There are approximately 5,700 library science educators employed in the United States. Library and information science instructors work for colleges and universities that have library science or information science degree programs. With a doctorate, a number of publications, and a record of good teaching, professors should find opportunities in universities all across the country. Library and information science instructors teach in undergraduate and graduate programs. The teaching jobs at doctoral institutions are usually better paying and more prestigious. The most sought-after positions are those that offer tenure. Library science teachers who have only a master's degree will be limited to opportunities with junior colleges, community colleges, and some small private institutions.
You should start the process of finding a teaching position while you are in graduate school. The process includes developing a curriculum vitae (a detailed, academic resume), writing for publication, assisting with research, attending conferences, and gaining teaching experience and recommendations. Many students begin applying for teaching positions while finishing their graduate program. For most positions at four-year institutions, you must travel to large conferences where interviews can be arranged with representatives from the universities to which you have applied.
To learn more about potential employers, you should visit the American Library Association's Web site (http://www.ala.org) for a list of schools that have library science programs. The Association for Library and Information Science Education also offers job listings at its Web site, https://www.alise.org. Additionally, job listings can be found in the Chronicle of Higher Education (https://chronicle.com).
Because of the competition for tenure-track positions, you may have to work for a few years in temporary positions, finding employment at various schools as an adjunct professor.
The normal pattern of advancement is from instructor to assistant professor, to associate professor, to full professor. All four academic ranks are concerned primarily with teaching and research. Library science educators who have an interest in and a talent for administration may be advanced to chair of their department or to dean of their college. A few become college or university presidents or other types of administrators.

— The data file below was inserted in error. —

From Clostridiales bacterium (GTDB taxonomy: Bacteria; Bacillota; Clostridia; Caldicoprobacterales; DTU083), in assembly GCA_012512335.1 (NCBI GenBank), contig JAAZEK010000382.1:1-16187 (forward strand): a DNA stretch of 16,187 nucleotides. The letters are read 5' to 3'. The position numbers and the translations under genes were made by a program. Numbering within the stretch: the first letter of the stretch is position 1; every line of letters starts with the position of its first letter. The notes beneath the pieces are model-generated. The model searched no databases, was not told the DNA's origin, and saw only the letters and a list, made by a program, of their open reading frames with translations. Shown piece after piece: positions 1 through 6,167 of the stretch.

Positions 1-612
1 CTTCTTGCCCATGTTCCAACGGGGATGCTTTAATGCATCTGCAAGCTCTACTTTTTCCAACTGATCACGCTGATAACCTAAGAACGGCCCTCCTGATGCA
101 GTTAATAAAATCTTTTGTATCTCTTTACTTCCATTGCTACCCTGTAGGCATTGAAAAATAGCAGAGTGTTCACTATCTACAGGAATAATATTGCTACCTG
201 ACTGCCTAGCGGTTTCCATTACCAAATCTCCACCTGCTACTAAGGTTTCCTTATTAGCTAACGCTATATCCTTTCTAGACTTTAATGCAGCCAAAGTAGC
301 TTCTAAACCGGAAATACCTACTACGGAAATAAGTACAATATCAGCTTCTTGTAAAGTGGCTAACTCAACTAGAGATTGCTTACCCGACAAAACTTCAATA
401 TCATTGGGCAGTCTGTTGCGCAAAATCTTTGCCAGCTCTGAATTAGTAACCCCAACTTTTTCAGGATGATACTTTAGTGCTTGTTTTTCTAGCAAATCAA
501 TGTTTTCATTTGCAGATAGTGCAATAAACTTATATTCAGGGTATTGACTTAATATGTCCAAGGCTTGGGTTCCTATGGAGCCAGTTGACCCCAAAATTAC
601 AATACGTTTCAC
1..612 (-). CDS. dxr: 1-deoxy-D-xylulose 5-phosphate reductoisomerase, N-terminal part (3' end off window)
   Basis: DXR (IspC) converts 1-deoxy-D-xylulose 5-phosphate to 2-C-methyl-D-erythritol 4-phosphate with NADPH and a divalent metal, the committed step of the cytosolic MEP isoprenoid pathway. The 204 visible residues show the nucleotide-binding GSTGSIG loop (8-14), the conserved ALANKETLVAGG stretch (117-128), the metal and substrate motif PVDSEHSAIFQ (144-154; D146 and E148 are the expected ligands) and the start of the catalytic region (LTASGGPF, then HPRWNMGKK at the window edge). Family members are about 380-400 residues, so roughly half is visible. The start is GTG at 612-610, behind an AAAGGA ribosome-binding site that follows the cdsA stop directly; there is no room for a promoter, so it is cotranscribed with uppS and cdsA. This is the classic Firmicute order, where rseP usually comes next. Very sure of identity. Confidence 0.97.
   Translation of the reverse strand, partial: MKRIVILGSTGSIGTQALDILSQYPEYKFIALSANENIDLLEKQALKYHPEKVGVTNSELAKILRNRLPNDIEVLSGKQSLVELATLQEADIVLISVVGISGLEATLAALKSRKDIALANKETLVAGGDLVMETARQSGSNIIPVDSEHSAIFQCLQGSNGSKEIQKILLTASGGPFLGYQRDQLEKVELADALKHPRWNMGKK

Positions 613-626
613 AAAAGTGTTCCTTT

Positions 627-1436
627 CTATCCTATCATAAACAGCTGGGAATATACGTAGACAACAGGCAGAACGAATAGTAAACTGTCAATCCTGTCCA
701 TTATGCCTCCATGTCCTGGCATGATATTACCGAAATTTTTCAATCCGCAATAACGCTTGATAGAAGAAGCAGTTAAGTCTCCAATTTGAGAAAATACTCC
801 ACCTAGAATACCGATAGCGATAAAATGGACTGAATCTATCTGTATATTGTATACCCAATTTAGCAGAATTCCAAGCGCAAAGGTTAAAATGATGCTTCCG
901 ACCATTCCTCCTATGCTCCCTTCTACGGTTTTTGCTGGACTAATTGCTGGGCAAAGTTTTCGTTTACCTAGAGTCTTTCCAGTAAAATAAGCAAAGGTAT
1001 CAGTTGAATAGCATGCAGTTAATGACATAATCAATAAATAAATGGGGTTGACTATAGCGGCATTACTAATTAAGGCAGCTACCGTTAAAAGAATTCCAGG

The instructor is usually an inexperienced college teacher. He or she may hold a doctorate or may have completed all the Ph.D. requirements except for the dissertation. Most colleges look upon the rank of instructor as the period during which the college is trying out the teacher. Instructors usually are advanced to the position of assistant professors within three to four years. Assistant professors are given up to about six years to prove themselves worthy of tenure, and if they do so, they become associate professors. Some professors choose to remain at the associate level. Others strive to become full professors and receive greater status, salary, and responsibilities.
Most colleges have clearly defined promotion policies from rank to rank for faculty members, and many have written statements about the number of years in which instructors and assistant professors may remain in grade. Administrators in many colleges hope to encourage younger faculty members to increase their skills and competencies and thus to qualify for the more responsible positions of associate professor and full professor.
Subscribe to the Chronicle of Higher Education (https://chronicle.com) to learn about trends in higher education and to access job listings.
Visit the following Web sites for job listings: https://ali.memberclicks.net/alise-job-placement and https://joblist.ala.org/.
Conduct information interviews with college professors and ask them for advice on preparing for and entering the field.
Read the Journal of Education for Library and Information Science (https://www.alise.org/index.php?option=com_content&view=article&id=445) to learn more about the field.